- Chameleons – Rhampholen & Rieppeleon: These two genus of small chameleons have been added to Appendix II, with Annex B protection.
- Psychedelic Rock Gecko – Cnemaspis psychedelica: This species has been added to Appendix I, with Annex A protection.
- Turquoise Dwarf Gecko – Lygodactylus williamsi: This species has been added to Appendix I, with Annex A protection.
- Paroedura masobe: This species has been added to Appendix II, with Annex B protection.
- Earless Monitor Lizards – Lanthanotidae: This species has been added to Appendix I, with Annex A protection.
- Chinese Crocodile Lizard – Shinisaurus crocodilurus: Moved from Appendix II to Appendix I, with Annex A protection.
- Mount Kenya Bush Viper – Atheris desaixi: This species has been added to Appendix II, with Annex B protection.
- Kenya Horned Viper – Bitis worthingtoni: This species has been added to Appendix II, with Annex B protection.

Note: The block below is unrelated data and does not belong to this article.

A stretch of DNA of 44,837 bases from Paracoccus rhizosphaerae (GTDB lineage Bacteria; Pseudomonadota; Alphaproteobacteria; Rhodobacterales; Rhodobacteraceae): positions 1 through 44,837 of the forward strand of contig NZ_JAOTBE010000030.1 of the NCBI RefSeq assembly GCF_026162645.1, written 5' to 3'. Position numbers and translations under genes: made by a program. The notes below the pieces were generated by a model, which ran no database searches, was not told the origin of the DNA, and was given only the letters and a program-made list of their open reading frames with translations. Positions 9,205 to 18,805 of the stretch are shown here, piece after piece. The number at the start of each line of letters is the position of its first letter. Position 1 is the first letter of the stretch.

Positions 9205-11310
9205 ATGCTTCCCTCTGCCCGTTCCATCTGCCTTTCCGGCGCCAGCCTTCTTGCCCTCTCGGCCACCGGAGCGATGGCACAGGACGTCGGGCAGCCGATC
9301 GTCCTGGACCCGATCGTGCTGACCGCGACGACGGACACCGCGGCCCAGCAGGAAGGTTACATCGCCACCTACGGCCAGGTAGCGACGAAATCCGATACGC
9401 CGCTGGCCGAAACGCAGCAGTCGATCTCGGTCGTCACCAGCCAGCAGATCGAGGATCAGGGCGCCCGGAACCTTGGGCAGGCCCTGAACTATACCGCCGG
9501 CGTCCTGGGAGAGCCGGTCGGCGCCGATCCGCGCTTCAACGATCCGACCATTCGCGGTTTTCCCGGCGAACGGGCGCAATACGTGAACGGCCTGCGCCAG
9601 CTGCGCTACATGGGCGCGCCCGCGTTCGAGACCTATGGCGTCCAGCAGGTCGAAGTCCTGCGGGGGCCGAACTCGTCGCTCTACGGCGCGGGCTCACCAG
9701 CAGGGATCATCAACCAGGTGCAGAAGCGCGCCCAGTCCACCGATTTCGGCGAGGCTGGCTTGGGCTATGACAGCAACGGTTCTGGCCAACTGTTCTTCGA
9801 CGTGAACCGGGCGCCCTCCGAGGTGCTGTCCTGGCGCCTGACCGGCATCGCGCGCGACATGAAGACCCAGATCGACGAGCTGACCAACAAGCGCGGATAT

- Softshells (Panacke Turtles) – Trionychidae: Some species have been added to Appendix II with Annex B protection. Visit Species+ for more detail on these species.
- Tomato Frogs – Dyscophus spp.: Some species have been added to Appendix II with Annex B protection. Visit Species+ for more detail on these species.
- Microhylid Frogs – Scaphiophryne spp.: Some species have been added to Appendix II with Annex B protection. Visit Species+ for details by species.
- Titicaca Water Frog – Telmatobius coleus: This species has been added to Appendix I, with Annex A protection.
- Hong Kong Warty Newt – Paramesotriton hongkongensis: This species has been added to Appendix II, with Annex B protection.
- Clarion Angelfish – Holacanthus clarionensis: This species has been added to Appendix II, with Annex B protection.
What to do if you own, buy or sell a species which are regulated under CITES law